One of the eyes in a $10 Canadian is in focus, the rest of the face is blurred

Canada’s emergency wage subsidy served as ‘blank cheque’ for companies: Canadians for Tax Fairness

By Natasha Bulowski, Canada’s National Observer, Local Journalism Initiative Reporter

Some of Canada’s biggest corporations received a pandemic subsidy intended to keep their employees on the payroll, but a new report finds that in many cases, these large companies actually reduced employment while padding the pockets of shareholders.

These findings, from a report by Canadians for Tax Fairness, should make Canadians angry and point to a double standard, the federal NDP’s finance critic Daniel Blaikie told Canada’s National Observer in an interview. It is “egregious” for the federal government to have the Canada Revenue Agency (CRA) “hound” some individuals who applied for and received financial support through emergency programs like the Canada Emergency Response Benefit (CERB) to return the money, he added.

Now, the federal government is unwilling to provide any kind of amnesty for low-income folks who have CERB debt, Blaikie said.

“I think that that is a really stark difference in the way that people are being treated,” he said. “The richest and the wealthiest are being treated with kid gloves, while the people that are the most desperate and have the least amount to repay are being treated like criminals.”

In the first year of the COVID-19 pandemic, the federal government introduced a suite of support programs, some geared towards Canadians — including the CERB — and some designed for businesses, the largest of which was the Canada Emergency Wage Subsidy (CEWS). Last May, the CRA notified more than 250,000 Canadians that they were ineligible for the CERB or related benefits and must repay the money they received.

Despite having “wage subsidy” in the title, the conditions for companies to receive CEWS were broad, and it “was really a blank cheque to companies,” the report said.

Of 74 publicly traded companies that avoided paying at least $100 million in taxes, half received CEWS money, Canadians for Tax Fairness found. The vast majority of companies assessed in the report have at least one subsidiary in a tax haven, paid out dividends to shareholders and did share buybacks. More than half of the companies reduced total employment in 2020 despite the federal subsidy.

The study only looks at the largest tax-avoiding public corporations, so these findings may be “just the tip of the iceberg,” said the report’s author DT Cochrane, an economist with Canadians for Tax Fairness.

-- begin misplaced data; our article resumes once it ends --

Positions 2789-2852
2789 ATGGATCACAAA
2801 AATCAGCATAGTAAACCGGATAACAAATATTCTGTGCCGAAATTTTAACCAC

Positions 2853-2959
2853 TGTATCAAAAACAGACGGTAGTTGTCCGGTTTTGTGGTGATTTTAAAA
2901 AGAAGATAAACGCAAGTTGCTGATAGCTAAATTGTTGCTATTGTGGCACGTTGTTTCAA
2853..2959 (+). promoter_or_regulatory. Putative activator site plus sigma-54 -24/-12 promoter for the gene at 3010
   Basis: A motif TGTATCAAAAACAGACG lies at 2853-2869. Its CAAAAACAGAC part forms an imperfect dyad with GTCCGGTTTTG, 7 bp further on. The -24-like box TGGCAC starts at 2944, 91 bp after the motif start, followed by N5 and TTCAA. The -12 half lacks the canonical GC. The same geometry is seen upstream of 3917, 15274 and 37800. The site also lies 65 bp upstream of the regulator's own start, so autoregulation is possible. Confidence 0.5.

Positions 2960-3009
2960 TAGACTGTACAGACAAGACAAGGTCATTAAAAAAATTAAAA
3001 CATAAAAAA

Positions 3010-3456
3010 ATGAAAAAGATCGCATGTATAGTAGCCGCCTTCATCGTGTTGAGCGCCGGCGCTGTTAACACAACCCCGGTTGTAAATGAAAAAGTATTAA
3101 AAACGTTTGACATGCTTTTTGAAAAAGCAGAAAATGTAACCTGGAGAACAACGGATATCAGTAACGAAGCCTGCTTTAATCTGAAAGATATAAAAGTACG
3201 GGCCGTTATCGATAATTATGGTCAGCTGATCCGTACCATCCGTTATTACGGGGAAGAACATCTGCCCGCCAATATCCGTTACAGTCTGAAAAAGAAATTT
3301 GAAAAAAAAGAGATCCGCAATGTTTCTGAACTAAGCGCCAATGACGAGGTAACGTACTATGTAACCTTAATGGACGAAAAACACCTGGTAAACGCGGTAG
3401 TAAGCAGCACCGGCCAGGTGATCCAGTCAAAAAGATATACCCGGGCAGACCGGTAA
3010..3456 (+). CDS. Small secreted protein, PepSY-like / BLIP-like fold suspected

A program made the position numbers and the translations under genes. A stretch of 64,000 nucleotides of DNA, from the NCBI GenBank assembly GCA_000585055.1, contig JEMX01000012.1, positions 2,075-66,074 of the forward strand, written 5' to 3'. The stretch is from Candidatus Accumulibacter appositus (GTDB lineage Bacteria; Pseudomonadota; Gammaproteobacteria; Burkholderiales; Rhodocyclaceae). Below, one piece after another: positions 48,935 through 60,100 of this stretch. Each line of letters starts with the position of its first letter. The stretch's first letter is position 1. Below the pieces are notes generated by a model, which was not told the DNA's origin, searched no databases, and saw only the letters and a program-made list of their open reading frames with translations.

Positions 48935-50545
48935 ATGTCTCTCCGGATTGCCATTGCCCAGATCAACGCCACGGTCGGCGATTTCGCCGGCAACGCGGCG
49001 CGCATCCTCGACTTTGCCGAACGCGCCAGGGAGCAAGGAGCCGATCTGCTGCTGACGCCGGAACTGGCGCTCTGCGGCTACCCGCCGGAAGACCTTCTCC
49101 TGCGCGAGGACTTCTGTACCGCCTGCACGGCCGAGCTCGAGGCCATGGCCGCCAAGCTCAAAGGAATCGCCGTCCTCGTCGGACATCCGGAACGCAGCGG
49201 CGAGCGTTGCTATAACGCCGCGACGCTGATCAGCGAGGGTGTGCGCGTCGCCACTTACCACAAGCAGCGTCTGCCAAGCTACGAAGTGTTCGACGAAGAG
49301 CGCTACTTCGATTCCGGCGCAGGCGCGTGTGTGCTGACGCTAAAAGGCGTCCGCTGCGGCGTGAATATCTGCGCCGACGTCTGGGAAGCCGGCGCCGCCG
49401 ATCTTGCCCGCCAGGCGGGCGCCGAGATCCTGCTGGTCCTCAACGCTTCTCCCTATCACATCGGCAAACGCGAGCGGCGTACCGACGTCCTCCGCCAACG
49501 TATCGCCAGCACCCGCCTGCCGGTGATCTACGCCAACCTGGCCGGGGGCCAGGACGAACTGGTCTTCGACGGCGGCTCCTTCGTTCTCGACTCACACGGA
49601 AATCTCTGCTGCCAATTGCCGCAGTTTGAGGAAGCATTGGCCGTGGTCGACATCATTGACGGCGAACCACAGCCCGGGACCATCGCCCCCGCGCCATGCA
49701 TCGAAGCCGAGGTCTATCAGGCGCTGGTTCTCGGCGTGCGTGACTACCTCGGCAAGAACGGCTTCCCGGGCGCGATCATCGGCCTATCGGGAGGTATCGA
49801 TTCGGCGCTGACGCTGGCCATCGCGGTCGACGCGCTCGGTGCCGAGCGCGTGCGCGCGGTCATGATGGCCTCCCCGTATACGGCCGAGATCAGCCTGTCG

“Most of our criticism is aimed at the government for not putting in place the proper rules to ensure this wouldn’t be abused and not following up to identify how this money was actually used,” Cochrane told Canada’s National Observer. In the future, business support programs like CEWS should publicly disclose the amount and duration of support, prevent recipients from providing bonuses or increasing dividends to executives and shareholders, have a path to recover misused funds and only hand out support to large businesses on a case-by-case basis, the report said.

Of the 37 public corporations Cochrane analyzed, 11 are in oil and gas, including Imperial Oil, Enbridge, Suncor, TC Energy and Canadian Natural Resources Ltd.

Despite a dip in revenues at the beginning of the pandemic, these companies have been “hugely profitable,” said Cochrane. Suncor and Imperial Oil saw net earnings more than quadruple from the second quarter of 2021 to 2022, and Canadian Natural Resources Ltd. more than doubled net earnings over the same period.

“They have the means of supporting their employees without taking these government subsidies,” said Cochrane.

Blaikie wants the federal government to be transparent about which companies received how much money so there can be accountability.

The report recommends policies to recover corporate tax revenue for public good — including a windfall profits tax, which the NDP has long called for. The federal government proposed a one-time 15 per cent tax on profits over $1 billion for big banks and insurers for the 2021 tax year, but there is no indication a windfall tax across all sectors is in the cards.

A two per cent tax on corporate share buybacks was also proposed in the 2022 fall economic statement, which the federal government says would increase federal revenues by an estimated $2.1 billion over five years, starting in 2023-24.

Taxing a percentage of what corporations report to shareholders is another possible fix proposed by the Canadians for Tax Fairness report. Raising the corporate tax rate and closing tax loopholes also featured in the recommendations.

It’s no secret the federal government must invest in countless areas of the economy to meet Canada’s climate goals; a massive transformation of industries and energy systems is required to reduce climate-warming pollution.

A national just transition to a low-carbon economy will be “incredibly costly,” Cochrane said. “When you put money into the economy, it just inevitably finds its way into corporate coffers for all kinds of reasons.

“We need to have a fairer tax system to make sure that the government can invest where investment needs to happen.”

Top image credit: Keeping an eye on where the money went – Photo by KMR Photography via Flickr (CC BY SA, 2.0 License)

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